MEDIA MONITORING

Daily Nation: Families turned destitute in wake of interethnic violence

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The brokenness of Pauline Chelang'at, a mother of four, captures the extent of the anguish and dejection that has ravaged families trapped in ethnic clashes at Nessuit in Njoro, Nakuru County for more than a week now. The suckling mother of a four-month-old baby has not eaten for two days. Her lips perform a dance as she struggles to speak, her voice tremulous and feeble. Two ripe veins cut across her temples, signs of starvation and helplessness. When she tries to rock her baby, her hands bumble involuntarily. Click here to continue reading from the original source.

Daily Nation: Health officials extend polio immunisation drive into Dadaab Refugee Camp

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The road leading to Hagadera in the Dadaab Refugee Complex is wide, straight and dusty. Inside the camp, where tin and mud-walled houses are shielded from the wind by dry twig fences, the road narrows as it winds its way to the block E6 dispensary in the heart of the camp. This is the first day of the round one vaccination campaign against polio in 12 high-risk counties, including Garissa. The latest round targets children under five years, who will get the bivalent oral polio vaccine. This morning, 29 teams, each comprising a team leader, a community health volunteer and a vaccinator, have been dispatched throughout the refugee camp. Click here to continue reading from the original source.

Medium: We need a new deal for refugees — here’s why

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About 60 per cent of the world’s refugee population lives in around 10 countries, all in the global south. Refugees often live in the poorest parts of these countries. The global compact is a response to the need for the international community to come together and help these countries that are particularly affected by refugee movements. That’s the whole purpose. We have just ended an 18-month process of intense engagement with all 193 Member States of the United Nations plus all other stakeholders — non-governmental organizations, the private sector, faith communities, refugees themselves, and the World Bank. Click here to continue reading from the original source.

Refugees Deeply: Fear Dampens Hope Among Eritrean Refugees in Ethiopia

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IN JULY THIS year, Ethiopia and Eritrea shocked the world, thrilled their people and upended politics as usual in the Horn of Africa by signing an agreement of peace and friendship that ended 20 years of conflict. Change has happened remarkably fast since then. Phone lines and flights that hadn’t operated for two decades reconnected the two countries, which share a 567-mile (912km) border. Families separated by war reunited in ecstatic celebration. The Eritrean embassy in Addis Ababa reopened and everyone expects land travel across the contentious border to resume soon. But not everyone is excited about peace. On a recent research visit to Ethiopia, where we have been studying Eritrean refugee settlements for the past two years, we discovered that many refugees are afraid of what peace could mean for their safety and their future. Some refugees say that the end of conflict in the region may actually be more dangerous for them than war. Click here to continue reading from…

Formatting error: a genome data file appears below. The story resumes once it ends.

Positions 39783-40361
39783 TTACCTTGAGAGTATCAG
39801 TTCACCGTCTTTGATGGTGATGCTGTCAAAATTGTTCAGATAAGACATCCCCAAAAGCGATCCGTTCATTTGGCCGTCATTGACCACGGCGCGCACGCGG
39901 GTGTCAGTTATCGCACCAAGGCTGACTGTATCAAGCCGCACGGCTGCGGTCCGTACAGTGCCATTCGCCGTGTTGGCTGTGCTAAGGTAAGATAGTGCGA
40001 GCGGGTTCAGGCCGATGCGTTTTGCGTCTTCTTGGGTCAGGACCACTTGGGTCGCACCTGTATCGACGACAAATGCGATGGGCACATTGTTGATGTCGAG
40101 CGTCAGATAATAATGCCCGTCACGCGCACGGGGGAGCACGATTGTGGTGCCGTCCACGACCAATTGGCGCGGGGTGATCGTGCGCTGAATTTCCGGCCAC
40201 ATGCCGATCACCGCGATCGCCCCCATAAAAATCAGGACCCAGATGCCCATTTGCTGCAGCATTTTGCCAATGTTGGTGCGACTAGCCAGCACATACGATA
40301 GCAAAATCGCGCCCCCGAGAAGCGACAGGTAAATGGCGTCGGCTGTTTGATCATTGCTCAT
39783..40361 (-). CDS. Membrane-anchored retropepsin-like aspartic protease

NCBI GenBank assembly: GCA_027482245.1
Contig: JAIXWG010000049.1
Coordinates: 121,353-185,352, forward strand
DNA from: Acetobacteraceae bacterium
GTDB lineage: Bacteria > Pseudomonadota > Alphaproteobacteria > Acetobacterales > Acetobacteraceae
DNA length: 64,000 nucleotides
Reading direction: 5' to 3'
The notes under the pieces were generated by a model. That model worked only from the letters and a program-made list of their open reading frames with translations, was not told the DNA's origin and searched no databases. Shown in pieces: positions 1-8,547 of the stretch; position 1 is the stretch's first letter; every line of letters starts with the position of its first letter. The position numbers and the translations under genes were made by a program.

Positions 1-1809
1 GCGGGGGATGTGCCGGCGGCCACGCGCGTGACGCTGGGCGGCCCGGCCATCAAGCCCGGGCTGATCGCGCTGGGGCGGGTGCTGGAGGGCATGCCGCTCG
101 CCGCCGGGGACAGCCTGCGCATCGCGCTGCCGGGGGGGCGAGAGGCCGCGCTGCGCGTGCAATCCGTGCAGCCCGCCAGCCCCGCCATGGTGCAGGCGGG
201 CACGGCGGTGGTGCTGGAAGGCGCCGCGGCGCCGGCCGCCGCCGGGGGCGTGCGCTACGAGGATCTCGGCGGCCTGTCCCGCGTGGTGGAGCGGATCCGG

News Deeply: School Started by Refugees Becomes One of Uganda’s Best

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When he arrived at this United Nations camp in western Uganda in 1997, Joseph Munyambanza had been able to attend only poor-quality schools. Eight years later, he and other young refugee students wanted to help children who also faced dismal education prospects, so they started a club with activities focusing on education. In 2009, they expanded that effort to create their own school called Coburwas – a combination of Congo, Burundi, Uganda, Rwanda and Sudan, the countries of origin for many of the refugees in the camp. Today, Coburwas has 530 primary and secondary students. “We studied in overcrowded schools and were taught by unqualified teachers,” said Munyambanza, who fled North Kivu, in a war-torn region of the Democratic Republic of the Congo, when he was six. He was still a teenager when he and other refugee youths started Coburwas “to create [a] homelike environment for the most vulnerable children in the community to access education.” Munyambanza and his colleagues…